'Black widow' Kanae Kijima sentenced to death in Japan


This photo shows an execution room at the Tokyo detention house in Tokyo, Japan. Kanae Kijima, dubbed "the black widow," was sentenced to death in Japan on April 13, 2012 for murdering three former lovers.



Kanae Kijima, dubbed "the black widow," was sentenced to death in Japan on Friday for murdering three former lovers, according to the BBC.

The court said that Kijima, 37, murdered three men, aged 41, 53 and 80, for financial gain. The judge said there was no room for leniency in the case.

Kijima met her victims through internet dating sites and reportedly poisoned them with carbon monoxide by burning charcoal briquettes after she gave them sleeping pills.

She claimed she was innocent and plans to appeal the verdict.

The name for the case comes from the species of female spider that eats its partner after mating.

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The AFP said she wanted to stop the men from demanding money that she had taken from them during the brief relationships. The presiding judge, Kazuyuki Ohkuma, said, "Three times she carried out extremely serious and vicious crimes." He added that she committed the crimes "in order to maintain her luxurious life full of vainglory without working."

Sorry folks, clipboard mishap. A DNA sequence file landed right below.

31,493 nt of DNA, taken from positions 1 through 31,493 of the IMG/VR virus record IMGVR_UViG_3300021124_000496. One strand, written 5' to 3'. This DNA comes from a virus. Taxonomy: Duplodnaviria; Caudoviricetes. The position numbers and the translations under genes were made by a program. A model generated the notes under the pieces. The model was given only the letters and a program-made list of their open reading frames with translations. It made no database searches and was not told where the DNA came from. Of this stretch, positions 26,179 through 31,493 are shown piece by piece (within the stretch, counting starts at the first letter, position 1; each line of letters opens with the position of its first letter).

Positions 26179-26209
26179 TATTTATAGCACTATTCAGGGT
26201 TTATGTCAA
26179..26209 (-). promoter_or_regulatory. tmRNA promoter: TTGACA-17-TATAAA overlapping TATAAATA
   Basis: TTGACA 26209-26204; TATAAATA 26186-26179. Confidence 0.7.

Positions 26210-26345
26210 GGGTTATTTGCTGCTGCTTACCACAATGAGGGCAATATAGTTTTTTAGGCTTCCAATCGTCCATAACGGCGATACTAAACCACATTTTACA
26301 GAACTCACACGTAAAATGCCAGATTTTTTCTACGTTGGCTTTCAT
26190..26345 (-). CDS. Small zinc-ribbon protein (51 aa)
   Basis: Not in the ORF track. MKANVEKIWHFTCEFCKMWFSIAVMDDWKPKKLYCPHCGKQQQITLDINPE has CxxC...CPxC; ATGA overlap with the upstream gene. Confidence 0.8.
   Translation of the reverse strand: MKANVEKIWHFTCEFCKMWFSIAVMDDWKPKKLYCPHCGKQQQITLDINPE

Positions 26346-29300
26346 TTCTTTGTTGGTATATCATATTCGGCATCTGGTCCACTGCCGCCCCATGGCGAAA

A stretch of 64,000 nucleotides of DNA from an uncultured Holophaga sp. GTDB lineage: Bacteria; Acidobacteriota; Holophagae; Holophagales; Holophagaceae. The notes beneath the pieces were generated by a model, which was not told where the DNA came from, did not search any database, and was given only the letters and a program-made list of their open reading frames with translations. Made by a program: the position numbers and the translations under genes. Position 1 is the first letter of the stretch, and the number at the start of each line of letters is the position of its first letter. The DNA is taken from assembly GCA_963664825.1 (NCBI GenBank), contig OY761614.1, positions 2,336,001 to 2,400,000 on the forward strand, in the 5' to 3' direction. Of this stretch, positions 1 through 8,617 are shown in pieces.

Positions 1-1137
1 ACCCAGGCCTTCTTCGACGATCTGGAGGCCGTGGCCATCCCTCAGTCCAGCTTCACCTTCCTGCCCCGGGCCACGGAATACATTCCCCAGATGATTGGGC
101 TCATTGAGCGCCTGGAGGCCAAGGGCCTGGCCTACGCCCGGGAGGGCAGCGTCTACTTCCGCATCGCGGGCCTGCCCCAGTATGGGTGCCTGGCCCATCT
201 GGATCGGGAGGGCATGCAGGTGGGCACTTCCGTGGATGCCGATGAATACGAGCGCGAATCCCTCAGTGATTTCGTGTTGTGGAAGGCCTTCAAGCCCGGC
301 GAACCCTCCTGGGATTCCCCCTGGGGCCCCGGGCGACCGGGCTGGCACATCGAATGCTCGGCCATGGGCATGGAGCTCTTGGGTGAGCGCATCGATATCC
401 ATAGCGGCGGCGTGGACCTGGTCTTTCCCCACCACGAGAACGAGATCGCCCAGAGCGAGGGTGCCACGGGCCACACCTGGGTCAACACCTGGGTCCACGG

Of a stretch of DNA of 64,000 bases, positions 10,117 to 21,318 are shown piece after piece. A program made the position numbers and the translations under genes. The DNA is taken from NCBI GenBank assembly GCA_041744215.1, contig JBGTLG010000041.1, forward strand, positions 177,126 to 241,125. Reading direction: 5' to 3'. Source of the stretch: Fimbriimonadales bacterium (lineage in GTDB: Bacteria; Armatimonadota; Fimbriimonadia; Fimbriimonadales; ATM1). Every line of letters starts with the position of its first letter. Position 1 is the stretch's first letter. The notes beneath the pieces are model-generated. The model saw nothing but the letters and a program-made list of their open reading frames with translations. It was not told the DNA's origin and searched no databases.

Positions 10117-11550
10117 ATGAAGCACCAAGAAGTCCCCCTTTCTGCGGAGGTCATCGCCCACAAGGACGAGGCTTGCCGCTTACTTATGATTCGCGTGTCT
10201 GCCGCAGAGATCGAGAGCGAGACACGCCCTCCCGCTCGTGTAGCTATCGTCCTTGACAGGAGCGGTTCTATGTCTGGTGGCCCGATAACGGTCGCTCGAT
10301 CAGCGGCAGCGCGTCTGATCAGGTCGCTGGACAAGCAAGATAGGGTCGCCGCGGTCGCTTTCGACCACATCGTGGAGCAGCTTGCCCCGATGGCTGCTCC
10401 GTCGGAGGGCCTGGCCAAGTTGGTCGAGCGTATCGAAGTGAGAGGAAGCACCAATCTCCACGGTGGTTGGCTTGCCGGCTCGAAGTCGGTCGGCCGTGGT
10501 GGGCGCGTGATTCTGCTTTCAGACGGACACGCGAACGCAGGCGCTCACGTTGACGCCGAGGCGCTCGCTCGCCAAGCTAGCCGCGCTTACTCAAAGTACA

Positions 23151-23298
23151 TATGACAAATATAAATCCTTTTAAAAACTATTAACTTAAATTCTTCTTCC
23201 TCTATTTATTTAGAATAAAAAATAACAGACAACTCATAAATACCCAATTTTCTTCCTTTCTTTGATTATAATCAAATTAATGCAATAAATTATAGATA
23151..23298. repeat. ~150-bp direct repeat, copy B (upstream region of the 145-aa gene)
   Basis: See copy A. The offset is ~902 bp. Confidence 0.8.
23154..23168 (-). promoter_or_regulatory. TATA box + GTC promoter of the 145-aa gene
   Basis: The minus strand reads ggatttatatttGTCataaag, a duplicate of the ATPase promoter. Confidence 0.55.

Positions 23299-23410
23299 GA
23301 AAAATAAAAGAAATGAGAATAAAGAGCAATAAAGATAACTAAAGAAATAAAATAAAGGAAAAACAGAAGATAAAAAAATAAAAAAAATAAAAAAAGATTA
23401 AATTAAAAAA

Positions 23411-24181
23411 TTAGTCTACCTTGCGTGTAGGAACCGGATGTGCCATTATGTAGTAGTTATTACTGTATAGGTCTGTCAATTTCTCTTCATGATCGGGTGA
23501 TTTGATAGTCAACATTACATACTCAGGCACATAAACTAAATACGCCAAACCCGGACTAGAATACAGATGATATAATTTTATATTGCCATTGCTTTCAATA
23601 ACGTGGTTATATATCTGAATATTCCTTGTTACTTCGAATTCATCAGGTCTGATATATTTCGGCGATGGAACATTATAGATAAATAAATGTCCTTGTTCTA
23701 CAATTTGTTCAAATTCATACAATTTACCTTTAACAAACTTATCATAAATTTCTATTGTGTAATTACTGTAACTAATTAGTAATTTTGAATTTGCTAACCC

The BBC reported that the judge said, "There is no room for leniency as the defendant committed the crimes for selfish purposes. She reiterated irrational excuses in court and did not show any remorse."

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The case was built on evidence such as Kijima's purchases of sleeping pills and coal briquettes (used as a common method of suicide in Japan) and the timing of her meetings with each man, shortly before his death, said the AFP.

The victims Takao Terada and Kenzo Ando died in May of 2009 in their homes, while Yoshiyuki Oide died in August 2009 in a rented car.

Commentators noted that her plain, thick-set appearance was at odds with her claim that the victims killed themselves because she was leaving them.

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